The statement made by Di Servio was corroborated by John Perozzi, 116, of 301 Pine Street, and Anthony Rosato, 15, of 332 Line Street, both of whom were riding on the truck, McCord said. 

McCord was at the hospital when Puszcykowski was admitted. McCord said he was told by the officer that he thought he had broken his arm in trying to avoid striking the truck. 

When an X-ray examination showed a compound fracture the patient was admitted to the private ward reserved for members of the police and fire departments. McCord said Puszcykowski assumed all blame for the accident.

Clears Truck Driver

"Puszcykowski at first did not even want to have a report made of the accident" McCord said. "I explained to him that it was compulsory and he told me the accident was his fault and he did not want to see the truck driver get into trouble".

"Apparently, he had a hard time trying to keep his sidecar on the ground and that explains why he was standing up as DiServio stated. In making turns with a motorcycle and sidecar, it is difficult to keep the sidecar wheels on the ground. The motorcycle did not upset and was not damaged. Puszcykowski's arm was broken his elbow hit the back of the truck."

McCord said Puscykowski appeares "in good spirits" when he talked with him in the hospital and laughed and joked with other patients in the police and firemen's ward.

McCord said he will interview Dr. Larossa and Dr. Jack to ascertain whether the injuries Puszcykowski received had anything to do with his death. He will then make a report to Prosecutor Samuel P. Orlando.

Will Report To Orlando

"If he accident had no bearing on the death, I do no think DiServio ought to be held on a death charge," McCord said. "However I will report my findings to the prosecutor and follow his advice."

Stanley Ciechanowski, a funeral director, told police the officer was to have been an escort for a funeral held at 9 a.m. yesterday from St. Joseph's Polish R.C. Church. The 
accident occurred shortly before that time.

The funeral director said Cirucci, the motorist who took Puszcykowski to the hospital, came to the church and told him of the accident and said the officer could not keep the scheduled appointment.

Puszcykowski, the father of two children, one six weeks old. was one of the best-
liked and most efficient umpires affiliated with the Independent Umpires' Association. He officiated at many important games in various Camden and South Jersey semi-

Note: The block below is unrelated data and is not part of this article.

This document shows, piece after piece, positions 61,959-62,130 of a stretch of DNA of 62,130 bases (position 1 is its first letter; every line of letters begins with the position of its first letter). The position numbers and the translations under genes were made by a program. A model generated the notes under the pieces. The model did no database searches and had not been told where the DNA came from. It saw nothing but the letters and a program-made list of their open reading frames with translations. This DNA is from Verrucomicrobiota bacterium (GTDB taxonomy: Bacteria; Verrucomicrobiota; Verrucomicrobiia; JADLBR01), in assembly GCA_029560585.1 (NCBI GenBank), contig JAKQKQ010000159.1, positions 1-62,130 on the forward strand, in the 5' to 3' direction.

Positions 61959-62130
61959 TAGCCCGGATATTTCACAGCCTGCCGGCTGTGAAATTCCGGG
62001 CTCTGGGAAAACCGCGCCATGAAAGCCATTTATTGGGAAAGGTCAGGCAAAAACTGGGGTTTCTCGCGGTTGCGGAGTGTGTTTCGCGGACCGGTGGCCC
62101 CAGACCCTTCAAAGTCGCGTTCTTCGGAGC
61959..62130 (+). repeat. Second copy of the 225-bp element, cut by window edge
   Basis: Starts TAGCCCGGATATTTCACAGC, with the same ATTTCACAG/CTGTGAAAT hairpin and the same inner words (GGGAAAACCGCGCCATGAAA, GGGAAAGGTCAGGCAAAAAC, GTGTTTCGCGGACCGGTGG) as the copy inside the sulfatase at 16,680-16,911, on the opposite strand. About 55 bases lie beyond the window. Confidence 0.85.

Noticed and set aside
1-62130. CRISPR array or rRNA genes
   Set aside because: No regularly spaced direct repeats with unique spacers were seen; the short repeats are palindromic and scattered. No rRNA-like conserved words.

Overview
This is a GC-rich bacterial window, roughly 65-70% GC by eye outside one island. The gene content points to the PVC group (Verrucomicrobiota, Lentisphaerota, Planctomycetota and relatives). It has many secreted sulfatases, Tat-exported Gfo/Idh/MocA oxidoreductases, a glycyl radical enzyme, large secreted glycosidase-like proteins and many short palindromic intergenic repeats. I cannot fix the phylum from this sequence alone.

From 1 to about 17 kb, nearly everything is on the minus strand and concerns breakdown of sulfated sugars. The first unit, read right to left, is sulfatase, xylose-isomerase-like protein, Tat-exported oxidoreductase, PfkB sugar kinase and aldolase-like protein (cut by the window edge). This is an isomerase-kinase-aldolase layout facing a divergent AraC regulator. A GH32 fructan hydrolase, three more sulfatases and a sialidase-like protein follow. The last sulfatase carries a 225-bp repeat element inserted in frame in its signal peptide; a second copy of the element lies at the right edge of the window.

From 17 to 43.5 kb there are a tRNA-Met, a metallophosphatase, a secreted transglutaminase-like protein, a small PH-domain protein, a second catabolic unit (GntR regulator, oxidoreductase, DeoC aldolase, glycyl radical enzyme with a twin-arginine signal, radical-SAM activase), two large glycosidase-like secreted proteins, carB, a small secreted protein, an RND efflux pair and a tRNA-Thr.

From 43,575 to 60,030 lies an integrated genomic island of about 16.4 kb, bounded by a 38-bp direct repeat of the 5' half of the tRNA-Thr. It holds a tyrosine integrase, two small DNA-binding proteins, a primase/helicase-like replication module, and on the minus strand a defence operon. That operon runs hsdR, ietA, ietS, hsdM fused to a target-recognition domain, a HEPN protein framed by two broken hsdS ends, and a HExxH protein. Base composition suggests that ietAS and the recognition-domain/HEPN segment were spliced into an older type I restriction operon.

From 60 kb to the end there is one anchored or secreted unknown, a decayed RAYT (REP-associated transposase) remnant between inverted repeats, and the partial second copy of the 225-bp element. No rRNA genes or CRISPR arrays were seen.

professional leagues. He was an umpire for about five years.

Previously "Pusey" as he was known, played baseball with the Polish-American Citizens Club team about 12 years ago. He also played with the St. Joseph's Polish Catholic Club. When he started playing he was a catcher, but later he played in the 

He was appointed to the police department about a year ago. The funeral probably will be held Thursday from his home at 1226 Decatur Street

Camden Courier-Post - October 25, 1939

Solemn Requiem Mass to Be Celebrated for Leon F. Puszcykowski

Funeral services for Leon F. Puszczykowski, 32; Camden motorcycle patrolman and baseball umpire who died Monday on an operating table at West Jersey Hospital after he suffered a heart attack, will be held tomorrow morning at his home, 1226 Decatur Street

Solemn Requiem Mass will be celebrated at 10 a.m. in the Resurrection of Christ Church, Thurman Street and Mt. Ephraim Avenue. Burial will be in New Camden Cemetery. 

Puszczykowski suffered a compound fracture of the left arm while trying to avoid striking a truck on a winding driveway between Park Boulevard and Baird Boulevard in the rear of the Camden High School. He went to the hospital for treatment and suffered the fatal attack after the bone was set. Coroner Ernest Larossa performed an autopsy and gave "acute heart failure" as the cause of death. 

Puszczkowski, who was better known as Leon Pussey, played baseball with the Polish-American Citizens Club and St. Joseph's Polish Catholic Club teams. As a member of the Independent Umpires' Association he umpired many important baseball games. 

Surviving are his widow, Minnie; two children, his parents, Mr. and Mrs. Martin Puszczykowski; a brother, John. and three sisters, Mrs. Katherine Ashbourne, Mrs. Rose Allen and Bertha Puszczykowski. All are residents of Camden.

Camden Courier-Post - June 3, 1932

Andrew McMahon - Ernie Brodebeck - Russ Gulbert - Ed McCurdy - Pyne Poynt A.A. 

Camden Courier-Post - August 10, 1933
Click on Images to Enlarge

Camden Courier-Post - sometime between 1929 and 1935 

Nicktern Twirls Rhone Leaguers to 8-4 Win; Hanna and Fulton Play 

Fergie McGrath's Popeye club, members of the Rhone Twilight League, easily defeated the Independent Umpires' Association in their annual contest last evening at Civic Center by the score of 8 to 4. 

At times, the game turned into a clownish affair, with both clubs attempting to excel each other in fun-making for the fans. Commissioner Frank B. Hanna, in addition to officiating, acted as a pinch-hitter for the "blindmen", while Samuel E. Fulton, president. 

of the Board of Education and also prexy of the Rhone Twilight circuit, officiated and pinch hit for the same outfit, getting a single in his lone trip to the plate, while Hanna walked and also scored.

Pat Heppard worked on the hill for the "umps" and was touched for 11 hits. The winners bunching these in the third inning when they scored five runs. Nicktern twirled for Popeye and gave up seven blows, two or which were made by Leo Pusey, while Vandy [VanderStraaten], Tully, Ackerman and Nicktern each collected a brace of blows for the winners. 

John Kowal - Ott Laxton - George Nicktern